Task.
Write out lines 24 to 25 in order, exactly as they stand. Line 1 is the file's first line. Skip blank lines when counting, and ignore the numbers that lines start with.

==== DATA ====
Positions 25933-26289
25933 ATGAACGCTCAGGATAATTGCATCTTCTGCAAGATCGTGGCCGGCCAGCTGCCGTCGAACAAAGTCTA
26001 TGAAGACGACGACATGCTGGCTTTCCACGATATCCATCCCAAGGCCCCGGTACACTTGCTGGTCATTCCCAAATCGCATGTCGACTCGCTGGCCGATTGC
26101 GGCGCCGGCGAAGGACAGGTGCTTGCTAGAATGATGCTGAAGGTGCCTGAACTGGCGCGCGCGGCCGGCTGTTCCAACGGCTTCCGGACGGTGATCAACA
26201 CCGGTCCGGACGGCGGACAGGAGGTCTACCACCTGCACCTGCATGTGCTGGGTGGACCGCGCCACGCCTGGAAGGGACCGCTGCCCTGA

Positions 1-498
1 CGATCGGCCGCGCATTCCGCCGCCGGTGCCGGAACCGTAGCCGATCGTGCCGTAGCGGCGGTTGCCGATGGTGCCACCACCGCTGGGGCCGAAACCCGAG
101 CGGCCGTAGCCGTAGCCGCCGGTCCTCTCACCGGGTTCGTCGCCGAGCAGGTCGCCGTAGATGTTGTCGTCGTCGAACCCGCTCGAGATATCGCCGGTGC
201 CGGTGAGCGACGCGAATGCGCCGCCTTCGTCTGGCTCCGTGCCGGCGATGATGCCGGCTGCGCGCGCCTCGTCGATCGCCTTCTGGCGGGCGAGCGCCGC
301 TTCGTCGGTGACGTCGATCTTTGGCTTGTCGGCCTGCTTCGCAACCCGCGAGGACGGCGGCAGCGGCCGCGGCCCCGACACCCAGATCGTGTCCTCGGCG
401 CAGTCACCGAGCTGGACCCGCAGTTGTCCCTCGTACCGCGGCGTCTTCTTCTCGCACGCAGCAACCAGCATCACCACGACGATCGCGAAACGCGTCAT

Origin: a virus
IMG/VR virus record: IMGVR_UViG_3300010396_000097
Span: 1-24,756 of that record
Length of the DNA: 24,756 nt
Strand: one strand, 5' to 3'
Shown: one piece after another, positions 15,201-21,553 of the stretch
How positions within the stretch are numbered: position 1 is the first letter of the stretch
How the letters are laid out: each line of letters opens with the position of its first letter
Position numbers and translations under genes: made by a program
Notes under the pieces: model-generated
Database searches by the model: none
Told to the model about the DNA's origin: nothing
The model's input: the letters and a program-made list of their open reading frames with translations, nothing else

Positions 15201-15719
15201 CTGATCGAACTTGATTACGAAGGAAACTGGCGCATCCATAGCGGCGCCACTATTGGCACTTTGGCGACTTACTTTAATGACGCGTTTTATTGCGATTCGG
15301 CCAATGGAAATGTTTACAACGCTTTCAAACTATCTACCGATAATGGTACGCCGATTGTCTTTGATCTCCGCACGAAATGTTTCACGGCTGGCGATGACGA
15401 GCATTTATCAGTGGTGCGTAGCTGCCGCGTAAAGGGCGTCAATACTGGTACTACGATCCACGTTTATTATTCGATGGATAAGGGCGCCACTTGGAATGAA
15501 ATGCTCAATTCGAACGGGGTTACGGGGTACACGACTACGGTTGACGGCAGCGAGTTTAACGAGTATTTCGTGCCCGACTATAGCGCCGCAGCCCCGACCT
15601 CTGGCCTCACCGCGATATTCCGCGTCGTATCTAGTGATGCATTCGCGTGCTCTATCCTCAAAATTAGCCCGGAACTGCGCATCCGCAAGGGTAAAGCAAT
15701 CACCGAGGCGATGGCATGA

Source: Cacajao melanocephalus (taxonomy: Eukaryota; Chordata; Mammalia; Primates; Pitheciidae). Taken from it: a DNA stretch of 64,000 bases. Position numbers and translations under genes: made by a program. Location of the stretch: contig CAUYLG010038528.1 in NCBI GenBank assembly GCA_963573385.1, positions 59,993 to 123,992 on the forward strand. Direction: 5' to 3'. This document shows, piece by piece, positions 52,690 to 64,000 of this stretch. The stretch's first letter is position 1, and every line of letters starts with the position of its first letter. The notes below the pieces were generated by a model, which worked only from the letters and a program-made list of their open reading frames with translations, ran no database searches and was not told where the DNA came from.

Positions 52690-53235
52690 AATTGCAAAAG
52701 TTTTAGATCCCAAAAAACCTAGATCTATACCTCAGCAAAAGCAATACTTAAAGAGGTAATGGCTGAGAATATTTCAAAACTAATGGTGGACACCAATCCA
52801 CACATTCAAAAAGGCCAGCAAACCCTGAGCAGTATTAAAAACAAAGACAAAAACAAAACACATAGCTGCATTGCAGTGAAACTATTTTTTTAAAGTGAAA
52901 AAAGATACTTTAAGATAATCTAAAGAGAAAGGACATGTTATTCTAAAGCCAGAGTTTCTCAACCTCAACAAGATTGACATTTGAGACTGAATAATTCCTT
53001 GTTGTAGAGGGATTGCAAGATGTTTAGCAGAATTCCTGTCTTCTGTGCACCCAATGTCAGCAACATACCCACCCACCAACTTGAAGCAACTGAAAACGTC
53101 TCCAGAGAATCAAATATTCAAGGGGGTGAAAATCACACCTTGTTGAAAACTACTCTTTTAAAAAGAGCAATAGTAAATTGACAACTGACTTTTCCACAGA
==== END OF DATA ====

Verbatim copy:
The model's input: the letters and a program-made list of their open reading frames with translations, nothing else

Positions 15201-15719